What triggers us one day may not trigger us another day, which is why I do not focus on specific triggers- my focus is on emotions and body (somatic) responses.

Techniques used in somatic therapy may include:

  • Bringing attention to your body’s sensations when feelings XYZ arise.
  • Working to attune to the message your body is trying to communicate.
  • Becoming familiar with the EMOTIONS attached to these responses.
  • Learning how to regulate your nervous system responses so triggers become less intense over time- coping tools, grounding, connection etc.

Somatic Therapy is utilized for many types of client struggles. I often use Somatic Therapy in trauma treatment and an integrative approach with IFS and emotion-focused therapy. The experience of getting to understand your implicit memory responses and the information your body holds throughout your life (body memories), can be empowering, and uncomfortable if clients have spent their lives avoiding discomfort. This is why somatic therapy can be a longer process and the therapist often utilizes titration throughout sessions – to guide the client in and out of their window of tolerance, to not cause a system shutdown, but to explore the discomfort productively.

Asking yourself to turn inward and assess what is happening in your body and nervous system can often feel daunting, vulnerable, and even threatening, at first.

That is why somatic therapy focuses on developing safety and connection, so you can regain trust in your experiences, and reactions, and make sense of your external and internal world. If we understand why we react in certain ways we can take control and meet ourselves with compassion instead of frustration.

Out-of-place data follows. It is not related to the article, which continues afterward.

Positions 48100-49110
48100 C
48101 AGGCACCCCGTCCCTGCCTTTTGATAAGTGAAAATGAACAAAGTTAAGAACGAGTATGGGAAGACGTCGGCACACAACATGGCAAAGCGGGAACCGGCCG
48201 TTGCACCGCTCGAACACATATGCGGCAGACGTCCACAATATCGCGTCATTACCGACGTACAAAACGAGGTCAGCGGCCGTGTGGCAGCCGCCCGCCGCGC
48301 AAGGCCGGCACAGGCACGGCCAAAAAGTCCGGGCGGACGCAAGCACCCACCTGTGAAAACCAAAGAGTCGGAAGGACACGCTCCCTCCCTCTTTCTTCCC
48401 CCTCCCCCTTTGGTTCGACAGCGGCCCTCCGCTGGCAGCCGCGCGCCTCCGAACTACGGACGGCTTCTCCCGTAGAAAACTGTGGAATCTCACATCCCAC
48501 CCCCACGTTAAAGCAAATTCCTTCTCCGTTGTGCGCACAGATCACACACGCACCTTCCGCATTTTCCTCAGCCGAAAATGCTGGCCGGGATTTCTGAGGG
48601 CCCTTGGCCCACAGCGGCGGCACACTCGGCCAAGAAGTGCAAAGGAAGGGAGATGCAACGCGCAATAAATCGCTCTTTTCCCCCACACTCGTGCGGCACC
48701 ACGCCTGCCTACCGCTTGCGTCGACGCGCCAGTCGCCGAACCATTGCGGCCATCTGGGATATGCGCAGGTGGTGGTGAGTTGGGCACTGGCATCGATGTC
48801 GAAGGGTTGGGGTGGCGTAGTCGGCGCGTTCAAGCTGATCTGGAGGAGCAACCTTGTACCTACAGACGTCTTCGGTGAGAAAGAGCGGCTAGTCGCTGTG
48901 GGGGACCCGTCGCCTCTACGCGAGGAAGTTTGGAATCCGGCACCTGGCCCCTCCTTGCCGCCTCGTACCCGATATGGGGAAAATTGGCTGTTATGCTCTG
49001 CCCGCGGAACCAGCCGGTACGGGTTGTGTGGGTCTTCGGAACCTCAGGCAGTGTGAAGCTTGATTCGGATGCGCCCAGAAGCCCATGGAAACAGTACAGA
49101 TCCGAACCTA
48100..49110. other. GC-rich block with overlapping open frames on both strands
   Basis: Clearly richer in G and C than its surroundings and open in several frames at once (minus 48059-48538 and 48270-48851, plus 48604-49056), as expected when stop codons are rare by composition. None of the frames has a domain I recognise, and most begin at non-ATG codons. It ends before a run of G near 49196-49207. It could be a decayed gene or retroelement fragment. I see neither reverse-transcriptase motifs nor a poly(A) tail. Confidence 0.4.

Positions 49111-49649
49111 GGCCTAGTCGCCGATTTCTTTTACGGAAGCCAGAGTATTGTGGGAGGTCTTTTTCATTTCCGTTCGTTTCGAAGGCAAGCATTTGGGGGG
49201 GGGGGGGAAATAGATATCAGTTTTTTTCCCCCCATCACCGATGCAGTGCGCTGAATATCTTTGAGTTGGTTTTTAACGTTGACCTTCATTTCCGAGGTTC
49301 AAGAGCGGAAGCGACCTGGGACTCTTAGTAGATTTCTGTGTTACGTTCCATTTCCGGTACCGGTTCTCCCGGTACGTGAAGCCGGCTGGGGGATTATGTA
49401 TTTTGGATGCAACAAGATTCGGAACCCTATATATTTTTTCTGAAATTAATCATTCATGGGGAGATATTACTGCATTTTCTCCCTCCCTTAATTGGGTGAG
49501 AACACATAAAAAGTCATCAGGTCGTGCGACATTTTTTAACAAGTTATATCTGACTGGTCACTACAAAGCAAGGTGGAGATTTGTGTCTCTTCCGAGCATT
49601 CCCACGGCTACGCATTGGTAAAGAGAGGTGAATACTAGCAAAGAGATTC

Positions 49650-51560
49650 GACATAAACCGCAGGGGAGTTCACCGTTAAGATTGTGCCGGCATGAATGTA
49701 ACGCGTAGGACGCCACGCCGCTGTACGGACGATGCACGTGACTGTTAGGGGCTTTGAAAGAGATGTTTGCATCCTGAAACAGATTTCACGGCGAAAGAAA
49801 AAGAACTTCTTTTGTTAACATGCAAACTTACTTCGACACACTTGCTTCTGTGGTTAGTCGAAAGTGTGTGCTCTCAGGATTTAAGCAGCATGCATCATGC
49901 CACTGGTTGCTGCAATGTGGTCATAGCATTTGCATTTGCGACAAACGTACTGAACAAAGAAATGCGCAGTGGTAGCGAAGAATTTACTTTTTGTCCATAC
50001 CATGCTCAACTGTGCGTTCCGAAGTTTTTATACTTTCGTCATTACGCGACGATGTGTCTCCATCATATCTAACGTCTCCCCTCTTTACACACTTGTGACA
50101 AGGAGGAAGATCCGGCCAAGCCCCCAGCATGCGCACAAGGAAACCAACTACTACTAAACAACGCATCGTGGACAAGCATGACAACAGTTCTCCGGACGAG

Can you remember the last time you felt ‘triggered,’ or anxious, but did not know why? Did you notice your heart rate increase, muscles tensing, and thoughts racing? Did you feel like you were in control at that moment? Did you understand how to move through the experience without increased panic? If you are someone who has experienced trauma and wants to decrease trigger responses, have you built back the trust in yourself to do so? Do you know what your body is trying to communicate in those moments and how to address it?

These are all questions we explore in Somatic therapy. Often, it feels like a slow process as we get to know you, and you get to know your nervous system. But as you develop curiosity you engage in a new way of experiencing both your internal and external experiences.

Now…
Drop your shoulders from your ears.
Unclench your jaw.
Notice your breath and your heart rate.
Take a deep breath.
Slowly release.

You have now completed a somatic check-in or body scan.

Taylor Wark

Taylor Ashley, RP  #11063 is a Registered Psychotherapist at MyLife Counselling in Guelph. She works with couples and individuals 11yrs and up through anxiety, depression, and relationship issues. Learn more about Taylor here.